Chancellor Carol Christ told a group of UC Berkeley staff members on Friday that the school needs to do a better job of making them feel part of a community on campus.
Speaking to members of the Berkeley Staff Assembly during its annual “Chancellor’s Chat” forum, Christ laid out her plans to raise revenue, address a continued budget deficit, improve morale and better connect with the school’s 10,000 staff members.
“We couldn’t do what we do, we couldn’t serve our students, we couldn’t serve our faculty were it not for the extraordinary work you do,” Christ told the group of 50 staffers. “You are so smart, you are so imaginative, you are so inventive; I want to find better ways of harnessing all that extraordinary intelligence, loyalty and imagination.”
Christ compared Berkeley, with its 50,000 students, faculty and staff, to a small city. Everyone at Berkeley is connected to university, she said, but that isn’t always enough to make staff feel at home.
“In the cities, you tend you feel community more by your sense of connection to identity and mission rather than things that involve the whole city,” she said. “You think of New York as that ‘Big Apple,’ but you find your community in your neighborhood, and so I think we all need to get good at creating communities in our neighborhoods here, and finding that community of ‘we.’”
To that end, Christ said, the campus has hired an administrator whose sole job is improving staff morale, expanded employee appreciation week and begun investing in staff organizations. She also said the campus would focus on improving new-employee orientations and being transparent with staff about budget changes.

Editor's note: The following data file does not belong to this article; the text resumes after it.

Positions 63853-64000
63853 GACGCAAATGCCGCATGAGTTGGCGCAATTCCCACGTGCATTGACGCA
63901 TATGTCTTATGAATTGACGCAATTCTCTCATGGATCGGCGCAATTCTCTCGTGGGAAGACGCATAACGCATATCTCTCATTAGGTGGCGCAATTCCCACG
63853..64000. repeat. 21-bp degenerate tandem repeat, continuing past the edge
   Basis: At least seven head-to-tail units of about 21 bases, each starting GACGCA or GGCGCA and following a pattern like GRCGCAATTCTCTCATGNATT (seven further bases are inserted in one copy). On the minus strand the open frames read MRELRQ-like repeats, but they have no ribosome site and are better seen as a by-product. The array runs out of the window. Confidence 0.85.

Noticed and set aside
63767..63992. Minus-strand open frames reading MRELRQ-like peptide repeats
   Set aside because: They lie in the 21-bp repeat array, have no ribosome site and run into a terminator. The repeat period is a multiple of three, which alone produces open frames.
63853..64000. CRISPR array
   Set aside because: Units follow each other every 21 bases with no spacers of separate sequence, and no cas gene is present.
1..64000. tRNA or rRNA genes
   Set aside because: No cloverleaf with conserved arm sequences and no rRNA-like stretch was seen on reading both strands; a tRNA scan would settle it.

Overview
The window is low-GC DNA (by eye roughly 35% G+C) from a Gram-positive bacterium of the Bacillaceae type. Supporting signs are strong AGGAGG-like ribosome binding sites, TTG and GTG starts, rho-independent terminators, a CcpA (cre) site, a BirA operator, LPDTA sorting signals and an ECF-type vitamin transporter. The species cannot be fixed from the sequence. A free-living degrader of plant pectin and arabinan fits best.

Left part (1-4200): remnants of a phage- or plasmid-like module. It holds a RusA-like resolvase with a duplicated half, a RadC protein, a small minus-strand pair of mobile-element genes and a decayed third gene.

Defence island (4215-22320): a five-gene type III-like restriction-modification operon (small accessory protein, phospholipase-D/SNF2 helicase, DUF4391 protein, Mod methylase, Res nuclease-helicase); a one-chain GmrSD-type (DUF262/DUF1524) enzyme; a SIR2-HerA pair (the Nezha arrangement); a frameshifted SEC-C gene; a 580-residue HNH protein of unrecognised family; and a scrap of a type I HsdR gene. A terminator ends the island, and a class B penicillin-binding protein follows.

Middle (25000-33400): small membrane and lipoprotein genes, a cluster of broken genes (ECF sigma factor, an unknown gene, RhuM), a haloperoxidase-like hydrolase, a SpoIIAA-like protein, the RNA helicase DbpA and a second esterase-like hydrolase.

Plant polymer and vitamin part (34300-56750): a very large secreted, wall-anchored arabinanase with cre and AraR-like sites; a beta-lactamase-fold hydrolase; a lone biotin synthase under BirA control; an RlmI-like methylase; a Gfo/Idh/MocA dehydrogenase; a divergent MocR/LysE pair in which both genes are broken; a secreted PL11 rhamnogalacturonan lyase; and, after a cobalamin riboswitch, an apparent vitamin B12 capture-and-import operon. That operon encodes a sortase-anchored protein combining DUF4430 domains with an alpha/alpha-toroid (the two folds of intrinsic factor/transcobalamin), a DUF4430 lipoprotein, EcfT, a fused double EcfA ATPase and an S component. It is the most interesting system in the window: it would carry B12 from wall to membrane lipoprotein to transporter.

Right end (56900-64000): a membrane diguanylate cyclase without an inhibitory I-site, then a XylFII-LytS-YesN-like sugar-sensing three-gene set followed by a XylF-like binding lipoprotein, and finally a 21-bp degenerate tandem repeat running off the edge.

Christ also faced questions about budget cuts and low wages.
“When the ‘do more with less’ model expires, might the administration consider making doing ‘less with less’ our model?” asked David Kim, the director of administration in the Department of Anthropology.
“I believe very much in doing less with less,” Christ responded. “I don’t think that you can continually stress people with doing more with less.”
Part of the solution, Christ said, has to be finding new ways for the campus to raise revenue, including increasing the number of self-supporting master’s degree programs, making better use of campus real estate, capitalizing on grants and focusing on philanthropy.
Berkeley must also become more efficient, she said.
“We need think about which procedures can we do away with, which things do we not have to do?” she said. “We’re enormously risk-adverse at Berkeley. We give a $10 or $11 lunch reimbursement the same scrutiny we give a $10,000 equipment purchase. This doesn’t make sense to me.”
Christ said she was eager to hear directly from staff who might have constructive ideas or concerns.
“People who have concerns about athletics don’t seem to have any trouble emailing me!” she said to laughter from the audience. “So, I hope that those of you with concerns about our work processes can also email me because, frankly, I have a lot more control over work processes than I do over our football or basketball teams.”
Staff members said they appreciated hearing from Christ.
“It was great to hear her talk about building a culture of ‘we,’” Ryann Madden, a student adviser in the College of Natural Resources, said, using Christ’s euphemism for community.
Madden, who started work 11 months ago, said that while he’s developed relationships with his close coworkers, he doesn’t feel as connected to the larger campus.
“I think that’s an important one because so far it has been a nebulous one to me,” he said.
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